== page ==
During winter, the soil might not get the nourishment it needs. Blueberry plants require 1 to 2 inches of water per week. Keep the soil moist by watering regularly. Make sure your container is large and has drainage holes. For more moisture, you can add mulch on top of the earth. Besides watering regularly and adding mulch, another way to retain moisture is to keep the plant away from harsh, drying winds. Place it somewhere where there's none of that.
There you have it! You're now one step closer to starting your own home garden. Keep these tips in mind, and you will be growing not only blueberries but an entire garden full of fresh fruit and vegetables you can consume every day. You'll have a lot of fun with it, for sure!
4 Types Of Blueberries To Grow In Containers
If you've read the article until this point, you now know some basic tips on how to grow your own blueberries. You'll want to know what kind of blueberries you should plant. Each variety has its advantages, and I'll briefly discuss them.
1. Northern highbush blueberries (Vaccinium corymbosum)
The most common and widely cultivated variety of blueberries globally. The highbush blueberry grows vigorously and is a hardy, durable plant that handles the cold fairly well. They are perfect for cooler climates or northern regions in North America because of this. They also grow abundantly, producing large numbers of aromatic blueberries and self-pollinate, ideal for those with only a limited amount of space to grow them.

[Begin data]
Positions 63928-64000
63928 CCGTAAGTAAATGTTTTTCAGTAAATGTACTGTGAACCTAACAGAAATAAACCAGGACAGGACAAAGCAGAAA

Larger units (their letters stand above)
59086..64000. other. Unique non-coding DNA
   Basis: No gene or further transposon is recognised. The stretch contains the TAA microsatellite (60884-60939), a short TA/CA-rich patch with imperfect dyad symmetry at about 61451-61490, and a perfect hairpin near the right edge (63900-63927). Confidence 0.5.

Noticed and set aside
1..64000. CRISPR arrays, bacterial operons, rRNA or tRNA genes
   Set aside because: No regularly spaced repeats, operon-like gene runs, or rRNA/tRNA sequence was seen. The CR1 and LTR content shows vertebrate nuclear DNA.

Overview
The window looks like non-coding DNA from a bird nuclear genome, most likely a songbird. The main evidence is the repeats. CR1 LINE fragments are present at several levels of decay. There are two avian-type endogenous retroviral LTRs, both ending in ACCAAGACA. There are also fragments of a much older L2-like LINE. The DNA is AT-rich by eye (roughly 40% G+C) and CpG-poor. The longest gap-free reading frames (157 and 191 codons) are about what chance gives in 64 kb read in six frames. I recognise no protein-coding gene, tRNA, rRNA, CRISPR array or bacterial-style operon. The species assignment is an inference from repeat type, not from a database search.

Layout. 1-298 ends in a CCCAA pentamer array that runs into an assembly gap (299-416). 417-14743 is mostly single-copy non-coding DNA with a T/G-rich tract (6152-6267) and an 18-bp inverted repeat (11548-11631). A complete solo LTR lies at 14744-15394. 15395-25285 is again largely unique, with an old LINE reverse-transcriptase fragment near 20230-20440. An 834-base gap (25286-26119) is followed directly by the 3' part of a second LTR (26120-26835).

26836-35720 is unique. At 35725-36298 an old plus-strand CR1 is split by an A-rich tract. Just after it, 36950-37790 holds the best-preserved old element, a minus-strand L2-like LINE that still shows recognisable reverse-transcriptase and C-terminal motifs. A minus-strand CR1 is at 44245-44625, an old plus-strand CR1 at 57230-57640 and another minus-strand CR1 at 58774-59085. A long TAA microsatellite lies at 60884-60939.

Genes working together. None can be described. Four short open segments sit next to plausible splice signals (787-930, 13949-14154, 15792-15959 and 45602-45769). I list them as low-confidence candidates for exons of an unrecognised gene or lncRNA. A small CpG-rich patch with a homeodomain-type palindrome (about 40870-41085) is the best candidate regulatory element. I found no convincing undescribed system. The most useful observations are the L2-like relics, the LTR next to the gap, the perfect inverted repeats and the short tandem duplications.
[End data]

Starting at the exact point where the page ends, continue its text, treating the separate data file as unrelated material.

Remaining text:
2. Southern highbush blueberries (Vaccinium darrowii)
Southern highbush blueberries are quite similar to their northern highbush varieties in that they are both self-pollinating plants, but instead of cold resistance, they have greater heat tolerance. This makes them ideal for planting in hotter regions or the south. They also ripen in the early spring, faster than the northern blueberry variety, yielding healthy, exquisitely delicious fruit.
3. Lowbush blueberries (Vaccinium angustifolium)
Generally found in the wild, the lowbush blueberry has specialized growing conditions and thus is a bit difficult to cultivate. Still, it's possible to start planting blueberry, though it'll take some effort. The easiest way to know if you've got the right conditions to grow them is to find the berry bush naturally growing in the wild - then, you can remove surrounding vegetation to encourage them to spread. They are acid-loving plants and commonly grow in clay soil. Lowbush blueberries like acidic soil, so use a bit of elemental sulfur or ammonium sulfate to increase soil acidity.